The Art of Military Coercion

Why the West’s Military Superiority Scarcely Matters

Rob de Wijk

The Art of Military Coercion

Rob de Wijk

Distributed for Amsterdam University Press

325 pages | 4 color plates, 4 halftones | 6 x 9
Paper $52.50 ISBN: 9789089646743 Published January 2015 For sale only in the United States, its dependencies, the Philippines, and Canada
The United States spends more on its military than the rest of the world combined, and Western nations in general spend far more than developing nations around the globe. Yet when Western nations have found themselves in conflicts in recent decades, their military performance has been mixed at best. In this fully updated new edition of The Art of Military Coercion, Rob de Wijk explains this discrepancy through a theory on the use of force. He argues that the key is a failure to use force decisively and to understand properly the dynamics of conflict and balance, means and ends. Without that ability, even a superiority of dollars, numbers, and weaponry will not necessarily translate to victory.

Introduction (Second and Revised Edition)

Introduction (First Edition)

Introduction: Understanding Coercion

Military coercion, coercive diplomacy and political culture

Instruments of coercion

How this book is organized

Part I Political Culture: Why the West Coerces

1 A Western Civilization of Warriors?

Two cases: Iraq and Somalia

Realism, Idealism, and interventions

Western civilization

A universal and superior civilization?

The international legal order

Transatlantic differences in political culture


2 Liberal Democracies and Interventions

Democracy and the justification of interventions

Democratization and war

Democracies and interventions: the Cold War period

Democracies and interventions: the post-Cold War era

The decay of the non-intervention principle

America’s primacy


3 The Strategic Efficacy of Power Instruments

The theoretical foundation of coercion

Decision making

The instruments of coercion

The dynamics of coercion

Two strategies of coercion

Applications of military force in coercion strategies

Strategies and Opponents

Policy implications

Part 2 Strategic Culture: How the West Coerces

4 The Evolution of Modern Military Doctrine

Flexible response

Active defense


Attrition warfare versus maneuver warfare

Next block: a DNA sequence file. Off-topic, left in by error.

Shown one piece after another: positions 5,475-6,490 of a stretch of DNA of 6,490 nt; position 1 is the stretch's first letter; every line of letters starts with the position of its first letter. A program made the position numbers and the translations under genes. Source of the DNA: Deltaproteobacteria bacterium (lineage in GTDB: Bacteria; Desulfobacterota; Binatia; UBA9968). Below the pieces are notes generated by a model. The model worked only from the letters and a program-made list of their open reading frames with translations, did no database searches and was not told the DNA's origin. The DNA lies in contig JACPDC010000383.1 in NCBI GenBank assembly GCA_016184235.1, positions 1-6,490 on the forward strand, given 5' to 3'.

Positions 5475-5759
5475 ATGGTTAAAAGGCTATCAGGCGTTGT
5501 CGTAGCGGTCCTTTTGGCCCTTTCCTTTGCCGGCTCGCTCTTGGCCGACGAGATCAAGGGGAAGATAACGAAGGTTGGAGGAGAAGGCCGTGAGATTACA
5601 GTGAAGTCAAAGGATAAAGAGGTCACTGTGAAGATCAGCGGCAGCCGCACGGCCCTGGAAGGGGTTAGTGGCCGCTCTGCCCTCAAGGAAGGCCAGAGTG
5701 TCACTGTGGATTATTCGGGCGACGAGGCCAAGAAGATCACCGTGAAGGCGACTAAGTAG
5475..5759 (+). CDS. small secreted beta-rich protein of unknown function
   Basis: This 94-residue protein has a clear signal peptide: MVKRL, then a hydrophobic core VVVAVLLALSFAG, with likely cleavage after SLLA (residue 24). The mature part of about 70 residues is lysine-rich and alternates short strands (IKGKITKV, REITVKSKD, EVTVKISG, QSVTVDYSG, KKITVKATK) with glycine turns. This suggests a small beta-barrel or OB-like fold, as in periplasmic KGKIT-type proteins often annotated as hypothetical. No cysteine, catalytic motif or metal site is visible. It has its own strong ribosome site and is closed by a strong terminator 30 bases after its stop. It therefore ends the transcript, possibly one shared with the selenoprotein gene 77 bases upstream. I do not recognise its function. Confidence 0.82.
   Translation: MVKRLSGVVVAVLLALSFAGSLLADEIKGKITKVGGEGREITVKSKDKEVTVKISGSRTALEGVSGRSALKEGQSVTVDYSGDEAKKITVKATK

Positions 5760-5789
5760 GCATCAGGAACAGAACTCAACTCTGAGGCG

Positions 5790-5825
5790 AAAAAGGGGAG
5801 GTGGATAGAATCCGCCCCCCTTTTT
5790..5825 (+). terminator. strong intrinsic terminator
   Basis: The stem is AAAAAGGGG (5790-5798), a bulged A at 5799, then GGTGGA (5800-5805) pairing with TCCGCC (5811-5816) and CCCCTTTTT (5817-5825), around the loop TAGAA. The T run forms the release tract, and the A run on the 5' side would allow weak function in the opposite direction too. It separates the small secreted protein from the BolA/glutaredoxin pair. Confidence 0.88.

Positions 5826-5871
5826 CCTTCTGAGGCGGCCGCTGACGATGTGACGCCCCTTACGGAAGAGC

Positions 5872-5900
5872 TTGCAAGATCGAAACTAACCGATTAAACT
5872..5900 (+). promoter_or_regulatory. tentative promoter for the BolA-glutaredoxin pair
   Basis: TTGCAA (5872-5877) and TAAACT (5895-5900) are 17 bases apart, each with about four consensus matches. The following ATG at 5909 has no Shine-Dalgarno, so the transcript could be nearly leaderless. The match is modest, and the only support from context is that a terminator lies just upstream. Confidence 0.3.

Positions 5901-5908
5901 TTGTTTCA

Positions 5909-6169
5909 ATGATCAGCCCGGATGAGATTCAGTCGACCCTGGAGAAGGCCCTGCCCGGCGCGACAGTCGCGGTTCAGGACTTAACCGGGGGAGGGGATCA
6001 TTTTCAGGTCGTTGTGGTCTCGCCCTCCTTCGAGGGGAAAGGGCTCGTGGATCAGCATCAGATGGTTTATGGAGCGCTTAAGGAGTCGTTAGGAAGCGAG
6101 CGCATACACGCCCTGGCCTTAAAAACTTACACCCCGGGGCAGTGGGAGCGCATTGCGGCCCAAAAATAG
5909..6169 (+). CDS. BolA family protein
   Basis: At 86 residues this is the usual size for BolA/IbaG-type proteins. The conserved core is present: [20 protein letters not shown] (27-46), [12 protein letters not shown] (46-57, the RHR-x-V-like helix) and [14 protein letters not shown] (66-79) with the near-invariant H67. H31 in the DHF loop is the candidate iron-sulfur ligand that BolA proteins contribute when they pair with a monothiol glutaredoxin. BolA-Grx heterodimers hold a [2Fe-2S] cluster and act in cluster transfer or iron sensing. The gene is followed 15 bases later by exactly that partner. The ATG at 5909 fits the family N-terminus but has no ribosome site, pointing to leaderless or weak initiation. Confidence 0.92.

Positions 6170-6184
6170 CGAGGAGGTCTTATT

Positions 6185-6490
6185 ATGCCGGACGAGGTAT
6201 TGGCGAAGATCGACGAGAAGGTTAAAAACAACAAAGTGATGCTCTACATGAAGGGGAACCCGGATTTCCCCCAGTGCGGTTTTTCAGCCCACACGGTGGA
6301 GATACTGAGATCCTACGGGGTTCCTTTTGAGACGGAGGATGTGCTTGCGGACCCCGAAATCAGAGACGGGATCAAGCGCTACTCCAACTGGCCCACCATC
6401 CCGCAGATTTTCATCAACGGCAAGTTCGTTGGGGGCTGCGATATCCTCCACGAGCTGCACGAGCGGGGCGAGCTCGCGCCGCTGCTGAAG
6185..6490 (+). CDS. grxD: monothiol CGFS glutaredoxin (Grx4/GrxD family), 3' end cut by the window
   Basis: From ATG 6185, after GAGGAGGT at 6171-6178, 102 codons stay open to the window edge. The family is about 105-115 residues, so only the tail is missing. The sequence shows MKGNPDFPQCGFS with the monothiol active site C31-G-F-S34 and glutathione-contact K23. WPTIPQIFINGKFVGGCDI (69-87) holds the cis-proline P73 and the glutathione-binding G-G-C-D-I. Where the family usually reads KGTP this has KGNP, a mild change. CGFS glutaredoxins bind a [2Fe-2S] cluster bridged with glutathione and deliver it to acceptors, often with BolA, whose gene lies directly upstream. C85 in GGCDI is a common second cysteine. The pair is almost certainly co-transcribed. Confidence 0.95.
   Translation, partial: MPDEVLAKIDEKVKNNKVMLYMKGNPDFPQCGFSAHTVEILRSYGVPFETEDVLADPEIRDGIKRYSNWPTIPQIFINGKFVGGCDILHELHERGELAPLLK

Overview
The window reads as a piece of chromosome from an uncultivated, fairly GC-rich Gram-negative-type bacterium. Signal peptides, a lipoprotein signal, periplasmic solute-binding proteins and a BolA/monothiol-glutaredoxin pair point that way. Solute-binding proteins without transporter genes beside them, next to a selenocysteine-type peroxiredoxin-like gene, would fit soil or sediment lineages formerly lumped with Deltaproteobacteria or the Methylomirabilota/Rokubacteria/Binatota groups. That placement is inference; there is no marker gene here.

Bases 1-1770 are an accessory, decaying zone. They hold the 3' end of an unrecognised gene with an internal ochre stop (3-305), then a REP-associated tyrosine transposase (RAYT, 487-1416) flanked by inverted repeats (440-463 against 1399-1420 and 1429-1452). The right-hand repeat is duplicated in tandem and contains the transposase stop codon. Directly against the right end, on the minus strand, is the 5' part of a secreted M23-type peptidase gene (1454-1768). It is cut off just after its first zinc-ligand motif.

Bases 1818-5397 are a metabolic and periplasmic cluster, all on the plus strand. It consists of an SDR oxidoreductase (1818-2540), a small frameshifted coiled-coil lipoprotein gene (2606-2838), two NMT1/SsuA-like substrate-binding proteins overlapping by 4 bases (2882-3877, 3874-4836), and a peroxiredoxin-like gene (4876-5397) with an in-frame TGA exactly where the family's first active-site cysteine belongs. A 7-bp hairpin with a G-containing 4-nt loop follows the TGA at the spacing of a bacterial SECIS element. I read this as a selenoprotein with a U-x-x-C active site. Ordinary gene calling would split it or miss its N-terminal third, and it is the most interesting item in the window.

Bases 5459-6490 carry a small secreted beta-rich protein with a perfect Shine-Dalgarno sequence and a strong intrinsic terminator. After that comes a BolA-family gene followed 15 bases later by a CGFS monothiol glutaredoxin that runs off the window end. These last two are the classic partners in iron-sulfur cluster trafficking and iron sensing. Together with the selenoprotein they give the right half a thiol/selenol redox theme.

The debate on active defense

The European reactions

AirLand Battle and NATO tactical doctrine

Follow-on Forces Attack

Doubts about the feasibility of AirLand Battle

The doctrinal mess of the 1990s

Lessons learned: the development of joint doctrine

New capabilities for full spectrum dominance

Two strategic cultures


5 Premodern Challenges and the Modern and Postmodern World

Trends explained

Interstate conflicts

Intrastate wars and complex contingencies

Non-state actors and the use of black holes

Religious anti-systemic terrorism

Biological and chemical threats

Nuclear and radiological weapons

Missile proliferation


6 Dealing with Complex Security Challenges

Western preoccupations

Savage warfare

Revolutionary warfare

Planning an operation

Special forces and intelligence

The Chechen wars

Operation Defensive Shield

Operation Cast Lead

Afghanistan: Operation Enduring Freedom

Afghanistan: the stabilization phase

Unified Protector (2011)

New doctrines

Operation Iraqi Freedom

Stabilization operations: reinventing population-centric COIN

Field Manual 3-24

NATO Doctrine

Measuring success in Iraq, Libya, and Afghanistan

Postmodern warfare


7 The Art of Military Coercion

The successful application of force

The principles of military operations

The timing of an intervention

Coalition warfare

Political preconditions

Public support

Concept of operations

Balancing means and ends

Military aid



About the author

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